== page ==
No Major Surprises

The findings of these two studies are not particularly surprising. After all, improving sales effectiveness has been a top priority for company leaders for the past several years, according to the annual sales performance optimization studies by CSO Insights.

It's also not surprising that sales enablement is a sales-led function in most companies. View properly, sales enablement is a multi-faceted function that encompasses several types of activities and processes, including sales process improvement, sales training, sales technology, and sales content development and management. So, it seems appropriate to manage the sales enablement function withing the sales organization.

Image courtesy of Daniel Oines via Flickr CC.

Sunday, September 10, 2017

How to Make Your Content More Credible, and Why That Matters


Credibility is the single most important attribute of great marketing content. Effective content must also be relevant and valuable, but if potential buyers don't see your content as credible, they won't give you credit for relevance or value. Here are two ways to increase the credibility of your content.

Several recent research studies have contained both good news and bad news regarding B2B content marketing. First the good news. It's clear that content plays a vital role in B2B buying decisions.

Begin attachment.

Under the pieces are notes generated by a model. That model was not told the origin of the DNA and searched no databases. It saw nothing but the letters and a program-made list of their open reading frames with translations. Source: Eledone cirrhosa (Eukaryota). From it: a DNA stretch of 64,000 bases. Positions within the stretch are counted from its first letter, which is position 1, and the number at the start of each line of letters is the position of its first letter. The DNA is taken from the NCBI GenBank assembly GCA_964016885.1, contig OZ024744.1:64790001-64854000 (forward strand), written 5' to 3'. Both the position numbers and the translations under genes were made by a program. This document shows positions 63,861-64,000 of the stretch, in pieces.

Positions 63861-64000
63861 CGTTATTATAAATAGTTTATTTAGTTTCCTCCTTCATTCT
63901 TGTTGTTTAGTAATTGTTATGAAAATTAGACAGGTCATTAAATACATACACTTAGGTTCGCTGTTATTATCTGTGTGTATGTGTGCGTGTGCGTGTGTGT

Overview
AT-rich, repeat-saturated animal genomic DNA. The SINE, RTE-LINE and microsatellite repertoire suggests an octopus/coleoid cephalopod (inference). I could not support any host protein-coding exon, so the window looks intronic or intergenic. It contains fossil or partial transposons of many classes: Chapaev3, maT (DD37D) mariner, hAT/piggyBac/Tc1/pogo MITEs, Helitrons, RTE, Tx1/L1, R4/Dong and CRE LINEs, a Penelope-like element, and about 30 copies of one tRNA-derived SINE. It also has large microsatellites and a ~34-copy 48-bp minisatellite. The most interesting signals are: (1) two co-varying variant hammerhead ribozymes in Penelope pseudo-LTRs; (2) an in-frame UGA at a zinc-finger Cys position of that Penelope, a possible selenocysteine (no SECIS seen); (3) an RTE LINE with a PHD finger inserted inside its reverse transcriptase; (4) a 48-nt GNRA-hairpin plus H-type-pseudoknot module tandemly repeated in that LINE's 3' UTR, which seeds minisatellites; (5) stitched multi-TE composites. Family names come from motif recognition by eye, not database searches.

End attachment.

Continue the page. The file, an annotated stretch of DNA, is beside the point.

Now for the not-so-good news. Numerous studies have painted a rather bleak picture regarding the level of engagement that content is producing. For example:
  • In a 2016 survey of business executives by The Economist Group, respondents reported that, on average, they engage with only about 25% of the thought leadership content they see every day.
  • A 2016 study by Beckon found that the amount of content published by brands had tripled in the previous year, but that customer engagement had remained flat. The study also found that just 5% of the total content produced garnered 90% of the total customer engagements, meaning that 19 out of 20 content pieces generated little or no engagements.
There are several possible explanations for this disappointing level of content engagement. One is that the tremendous growth in content volume makes lower rates of engagement inevitable. In The Economist Group study, 82% of surveyed executives reported that the volume of content available has made them more selective in what they consume.